Why and How to Use Dandelion
Dandelions are so beneficial for your health that you may never see them as weeds anymore and actually want them in your garden!
It’s really too bad that many herbs and plants are seen as weeds when they have so much to offer.
Dandelion is certainly one of them!
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I have actually always thought they are pretty. As children, we would carefully pick the flowers that had gone to seed. Then we would blow the seeds off the stem (hence the German word “Pusteblume” which literally translates as “blow flower”).
Since those seeds blow all over the place and since dandelions are pretty hardy, they spread easily. Therefore, they are often considered a weed.
What I love particularly about dandelions is that you can use all of the parts of the plant: the blossom, the leaves, and the roots. All of them are very nutrient dense and healthy.
If you still think of dandelions as something to get rid off, you may want to pick them more and use them in your kitchen 🙂
The blossoms contain anti-inflammatory, anti-oxidant, anti-cancer properties. You can just pick them off the stem and use the petals.
Since they have a slightly sweet, honey-like flavor, they are delicious in jelly, butter, eat raw in salads, and in cookies and cakes (https://www.splendidtable.org/recipes/dandelion-flower-cookies).
You can infuse oil, vinegar, and honey with them. Some people love them in syrups or simply brewed as tea.
Lastly, you can make a pain relieving and anti-inflammatory salve with them (https://www.growforagecookferment.com/how-to-make-dandelion-salve/).
The leaves are high in vitamins A,C, K and B, magnesium, zinc, potassium, iron, calcium and choline. Specifically, when eaten raw in a salad, dandelion contributes about 40 times the vitamin A found in lettuce. It has 9 times the vitamin C, 4 times the vitamin E, 8 times the amount of calcium, 4 times the magnesium, 3 times the amount of iron, and 2 times the protein as found in ordinary lettuce (https://www.healthyhildegard.com/health-benefits-of-dandelion/).
They are astringent and bitter. Therefore they aid in digestion, have diuretic, laxative, detoxifying, and immune-stimulating properties.
In many places, you can find them in farmers’ market or supermarkets. However, I often find them very bitter. The bitterness is certainly healthy but may need some getting used to.
You can eat them raw or cooked as greens. They are delicious in soups and added to smoothies. You can dry and grind them into powder, or make a tea with them. Dandelions work great in a traditional pesto and you can add the amount according to your taste.
The roots of the dandelion contain anti-inflammatory, antibacterial, anti-fungal, purgative, and sedative properties.
The most common uses are as tea or tincture. You can also dry them, roast, and grind for a coffee substitute (here is one of my favorite ways).
If you don’t want to dry and roast them yourself you can buy coffee substitutes such as this one. Or you purchase roasted dandelion root here.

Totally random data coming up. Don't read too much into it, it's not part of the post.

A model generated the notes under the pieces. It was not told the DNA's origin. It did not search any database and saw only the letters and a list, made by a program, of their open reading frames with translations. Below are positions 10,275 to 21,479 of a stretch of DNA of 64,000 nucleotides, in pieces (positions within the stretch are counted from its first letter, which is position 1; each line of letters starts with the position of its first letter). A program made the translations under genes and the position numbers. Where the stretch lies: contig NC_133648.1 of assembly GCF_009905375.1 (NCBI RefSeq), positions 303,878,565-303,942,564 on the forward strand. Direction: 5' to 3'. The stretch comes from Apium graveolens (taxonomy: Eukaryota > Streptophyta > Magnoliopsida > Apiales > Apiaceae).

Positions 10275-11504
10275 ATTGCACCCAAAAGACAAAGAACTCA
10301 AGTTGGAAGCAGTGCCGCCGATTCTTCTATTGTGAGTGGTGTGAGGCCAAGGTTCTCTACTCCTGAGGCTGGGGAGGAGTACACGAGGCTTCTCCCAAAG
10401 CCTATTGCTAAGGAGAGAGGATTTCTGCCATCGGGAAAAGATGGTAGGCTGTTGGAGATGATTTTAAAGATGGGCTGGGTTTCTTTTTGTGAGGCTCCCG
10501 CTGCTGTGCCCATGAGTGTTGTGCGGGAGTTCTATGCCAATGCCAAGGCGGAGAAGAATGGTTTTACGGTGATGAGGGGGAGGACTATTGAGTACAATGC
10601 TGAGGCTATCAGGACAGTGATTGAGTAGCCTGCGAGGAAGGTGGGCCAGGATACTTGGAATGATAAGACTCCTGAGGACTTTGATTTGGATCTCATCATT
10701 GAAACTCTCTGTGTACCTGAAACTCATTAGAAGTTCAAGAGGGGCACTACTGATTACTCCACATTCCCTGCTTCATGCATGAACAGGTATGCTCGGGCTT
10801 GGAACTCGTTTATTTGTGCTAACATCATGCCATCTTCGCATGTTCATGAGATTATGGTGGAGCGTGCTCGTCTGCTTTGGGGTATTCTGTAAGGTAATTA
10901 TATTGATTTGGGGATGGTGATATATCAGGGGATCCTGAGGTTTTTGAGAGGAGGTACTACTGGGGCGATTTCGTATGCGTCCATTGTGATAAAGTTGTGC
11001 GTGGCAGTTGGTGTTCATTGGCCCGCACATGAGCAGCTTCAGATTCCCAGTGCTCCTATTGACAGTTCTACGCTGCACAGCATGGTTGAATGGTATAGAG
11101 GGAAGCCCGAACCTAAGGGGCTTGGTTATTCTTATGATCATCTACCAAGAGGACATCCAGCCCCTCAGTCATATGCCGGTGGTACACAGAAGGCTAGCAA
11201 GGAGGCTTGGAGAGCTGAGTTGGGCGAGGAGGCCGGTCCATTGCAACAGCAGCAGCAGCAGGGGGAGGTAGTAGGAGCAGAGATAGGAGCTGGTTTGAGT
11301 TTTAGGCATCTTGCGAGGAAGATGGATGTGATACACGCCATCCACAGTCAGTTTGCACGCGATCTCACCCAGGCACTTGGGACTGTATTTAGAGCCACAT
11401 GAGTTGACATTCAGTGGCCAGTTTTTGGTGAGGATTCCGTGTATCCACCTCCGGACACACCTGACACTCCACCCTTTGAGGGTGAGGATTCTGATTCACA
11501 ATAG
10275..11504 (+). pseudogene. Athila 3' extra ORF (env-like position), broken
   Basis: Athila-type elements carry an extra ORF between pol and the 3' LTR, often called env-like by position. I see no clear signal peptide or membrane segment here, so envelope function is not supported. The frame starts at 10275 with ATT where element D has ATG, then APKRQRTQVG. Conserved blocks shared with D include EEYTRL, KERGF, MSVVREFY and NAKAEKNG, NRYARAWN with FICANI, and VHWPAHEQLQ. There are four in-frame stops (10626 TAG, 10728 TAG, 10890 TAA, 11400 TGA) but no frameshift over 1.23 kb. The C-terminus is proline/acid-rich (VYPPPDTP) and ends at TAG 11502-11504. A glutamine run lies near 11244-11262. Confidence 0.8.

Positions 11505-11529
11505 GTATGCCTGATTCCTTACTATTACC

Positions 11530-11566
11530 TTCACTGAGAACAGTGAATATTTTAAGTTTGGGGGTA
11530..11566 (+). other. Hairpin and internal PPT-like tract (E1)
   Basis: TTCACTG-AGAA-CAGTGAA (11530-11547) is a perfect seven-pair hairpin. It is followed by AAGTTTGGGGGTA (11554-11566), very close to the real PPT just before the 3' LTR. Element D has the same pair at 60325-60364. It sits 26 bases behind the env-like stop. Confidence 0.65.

You can make a simple tincture following my recipe or buy them online (such as this one).
Once you are familiar with what real dandelions look like, you will easily identify them. However, I do encourage you to educate yourself on what they look like and whether they are right for you and your family.
There are some dandelion look-alikes, that are just as easy to identify. A common one that grows right next to the real dandelion in our garden is cat’s ear. Cat’s ear has very hairy and more round leaves. Real dandelion has very smooth and slightly pointy leaves.
As I am writing this article, I am learning that cat’s ear has been used by Native Americans. I find this very intriguing and am already thinking about my next blog post ….
So many interesting ways to use dandelions. We used to just try to get rid of them before we knew better. I think I would try adding some to pesto and soups.
Dandelion is awesome in pesto and soups! Give it a try – you might want to plant it back in your garden 😜
I’ve used the leaves to make salads before, but never thought to add them to soups or smoothies. Dandelion pesto though! I made pesto with garlic mustard this year, but dandelion pesto? Fascinating. I’ll need to try that out. I wanted to play around with the flowers this year, but learned too late about all their uses, so I missed the season. Next year!
Question about the roots and leaves: is it best to harvest/use them in the spring when they’re young, or are they just as good come summer?
Love, love, love that you feel all inspired! As for the roots, I honestly don’t know. However, since I like to use them as a tea or coffee substitute, I don’t mind a stronger flavor. Would love to hear what you find out!!
I usually harvest at the end on the growing season
How interesting! I have never tried to do anything with dandelions but dig them out of my yard. I will definitely look at them differently next spring. And I love that vintage dandelion print. Gorgeous!
Thank you for your comment – and hoping that you enjoy all that dandelions have to offer 😊